Why are global markets acting so choppy lately? The short answer: China. The proportion of global growth has historically been the purview of developed economies. Given the explosive growth in China over the past few decades, we’re now seeing developing markets make a greater influence on worldwide commerce and investment.
Ok, so what is happening in China? There isn’t a short single answer, but several good ideas. First, investors, as a rule, don’t like government interference in markets such as the Chinese backstop on their local equity exchange. Government intervention installs problems of moral hazard, incentive distortion, and lack of transparency, none of which promote investor confidence. Second, the 7% growth targets for China have been so high for so long, that a modest slowdown might not be politically viable for the ruling Communist party, encouraging even more interference. Third, Chinese currency fluctuations are seen as a sign of weakness. There are a variety of reasons for the recent yuan devaluation (maintaining exporter competitiveness, concessions to the World Bank to make yuan a reserve currency , deflationary concerns), but currency devaluations are, at best, a zero-sum game for global growth. At worse, a full blown currency war could *really* disrupt the markets. Fourth, there is an existential worry about such a large economy with so many unknowns. For instance, there are multiple sets of accounting books and balance sheets for many Chinese businesses – one for public distribution and one for insiders only. The lack of accountability in the Chinese system means that some lessons may only be absorbed after a catastrophic failure, like the Tianjin chemical depot explosion.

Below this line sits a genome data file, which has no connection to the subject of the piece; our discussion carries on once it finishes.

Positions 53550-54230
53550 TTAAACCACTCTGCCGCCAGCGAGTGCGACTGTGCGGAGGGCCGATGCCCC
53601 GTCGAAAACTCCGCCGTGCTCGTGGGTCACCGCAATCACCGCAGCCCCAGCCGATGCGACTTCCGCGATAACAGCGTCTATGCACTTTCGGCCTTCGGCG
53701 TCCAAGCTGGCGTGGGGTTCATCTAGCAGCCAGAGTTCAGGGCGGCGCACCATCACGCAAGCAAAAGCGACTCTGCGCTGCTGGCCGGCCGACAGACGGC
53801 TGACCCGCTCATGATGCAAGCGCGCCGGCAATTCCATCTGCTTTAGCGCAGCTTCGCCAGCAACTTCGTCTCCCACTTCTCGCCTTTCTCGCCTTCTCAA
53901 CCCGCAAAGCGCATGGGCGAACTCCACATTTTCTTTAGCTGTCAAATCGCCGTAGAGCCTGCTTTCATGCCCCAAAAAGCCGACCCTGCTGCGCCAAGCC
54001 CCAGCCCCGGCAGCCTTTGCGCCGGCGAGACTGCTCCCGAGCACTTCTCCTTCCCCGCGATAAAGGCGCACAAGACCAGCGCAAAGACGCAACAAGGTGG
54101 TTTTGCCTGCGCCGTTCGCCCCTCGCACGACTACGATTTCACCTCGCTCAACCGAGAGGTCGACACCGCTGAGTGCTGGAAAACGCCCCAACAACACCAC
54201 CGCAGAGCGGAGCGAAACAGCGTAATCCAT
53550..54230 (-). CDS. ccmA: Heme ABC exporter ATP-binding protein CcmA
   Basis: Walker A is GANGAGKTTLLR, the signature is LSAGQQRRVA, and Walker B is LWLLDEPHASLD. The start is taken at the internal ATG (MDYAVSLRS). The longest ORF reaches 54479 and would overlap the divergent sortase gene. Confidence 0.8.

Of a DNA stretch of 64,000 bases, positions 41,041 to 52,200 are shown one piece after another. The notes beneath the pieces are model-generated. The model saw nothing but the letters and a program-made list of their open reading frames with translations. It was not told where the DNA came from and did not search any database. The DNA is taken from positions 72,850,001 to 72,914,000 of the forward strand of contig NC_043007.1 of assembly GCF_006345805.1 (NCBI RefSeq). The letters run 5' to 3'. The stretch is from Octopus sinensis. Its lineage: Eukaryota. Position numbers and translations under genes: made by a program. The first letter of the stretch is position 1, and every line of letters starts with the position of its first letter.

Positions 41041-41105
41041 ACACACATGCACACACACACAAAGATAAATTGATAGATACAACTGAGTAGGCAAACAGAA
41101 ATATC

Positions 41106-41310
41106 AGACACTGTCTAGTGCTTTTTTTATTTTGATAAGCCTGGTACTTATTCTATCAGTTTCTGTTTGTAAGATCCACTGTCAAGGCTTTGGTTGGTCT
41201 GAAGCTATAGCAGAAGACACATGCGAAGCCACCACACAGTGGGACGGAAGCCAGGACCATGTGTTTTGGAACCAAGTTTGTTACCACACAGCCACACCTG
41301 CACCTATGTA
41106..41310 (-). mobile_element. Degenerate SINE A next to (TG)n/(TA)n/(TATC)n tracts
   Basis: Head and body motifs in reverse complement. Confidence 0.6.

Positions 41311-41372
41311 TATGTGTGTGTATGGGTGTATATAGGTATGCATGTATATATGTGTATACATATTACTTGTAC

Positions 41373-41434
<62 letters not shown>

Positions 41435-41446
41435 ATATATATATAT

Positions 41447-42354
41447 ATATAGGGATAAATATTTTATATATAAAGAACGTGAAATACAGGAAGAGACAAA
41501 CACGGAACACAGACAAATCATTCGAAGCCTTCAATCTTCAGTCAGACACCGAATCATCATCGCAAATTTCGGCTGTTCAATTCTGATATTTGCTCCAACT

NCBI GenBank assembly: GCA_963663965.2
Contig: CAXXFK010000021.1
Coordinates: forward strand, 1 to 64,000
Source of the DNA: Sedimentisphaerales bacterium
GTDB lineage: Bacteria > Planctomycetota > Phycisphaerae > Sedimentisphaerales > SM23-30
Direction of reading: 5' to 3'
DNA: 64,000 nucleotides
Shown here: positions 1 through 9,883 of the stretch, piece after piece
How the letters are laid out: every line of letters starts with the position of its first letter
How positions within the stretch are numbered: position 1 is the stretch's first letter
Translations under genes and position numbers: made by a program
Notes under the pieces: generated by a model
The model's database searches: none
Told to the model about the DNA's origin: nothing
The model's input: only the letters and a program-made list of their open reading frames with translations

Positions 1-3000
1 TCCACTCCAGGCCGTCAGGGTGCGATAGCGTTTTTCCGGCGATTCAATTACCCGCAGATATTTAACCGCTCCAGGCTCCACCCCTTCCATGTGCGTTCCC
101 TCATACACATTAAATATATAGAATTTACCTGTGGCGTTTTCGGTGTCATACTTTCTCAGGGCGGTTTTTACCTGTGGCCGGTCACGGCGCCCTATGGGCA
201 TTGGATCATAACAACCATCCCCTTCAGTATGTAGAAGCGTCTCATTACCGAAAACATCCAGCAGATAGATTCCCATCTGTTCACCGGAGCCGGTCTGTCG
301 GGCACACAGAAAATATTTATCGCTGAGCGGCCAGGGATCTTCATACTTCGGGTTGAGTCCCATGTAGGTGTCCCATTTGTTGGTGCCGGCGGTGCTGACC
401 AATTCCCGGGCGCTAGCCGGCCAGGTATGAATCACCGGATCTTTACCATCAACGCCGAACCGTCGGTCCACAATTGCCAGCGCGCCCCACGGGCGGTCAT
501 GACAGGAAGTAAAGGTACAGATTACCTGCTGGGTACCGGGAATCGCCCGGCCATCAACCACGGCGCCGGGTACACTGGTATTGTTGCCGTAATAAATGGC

A slowdown in China is a legitimate cause for concern, but not panic. We’re still looking at recession based on fundamental slowdowns, probably not an outright collapse akin to 2008. A sophisticated market isn’t one that NEVER goes down, but rather one balanced and strong enough where inevitable downturns are met with clarity, grace, and corrective action. It’s a lessen we hope China learns sooner rather than later.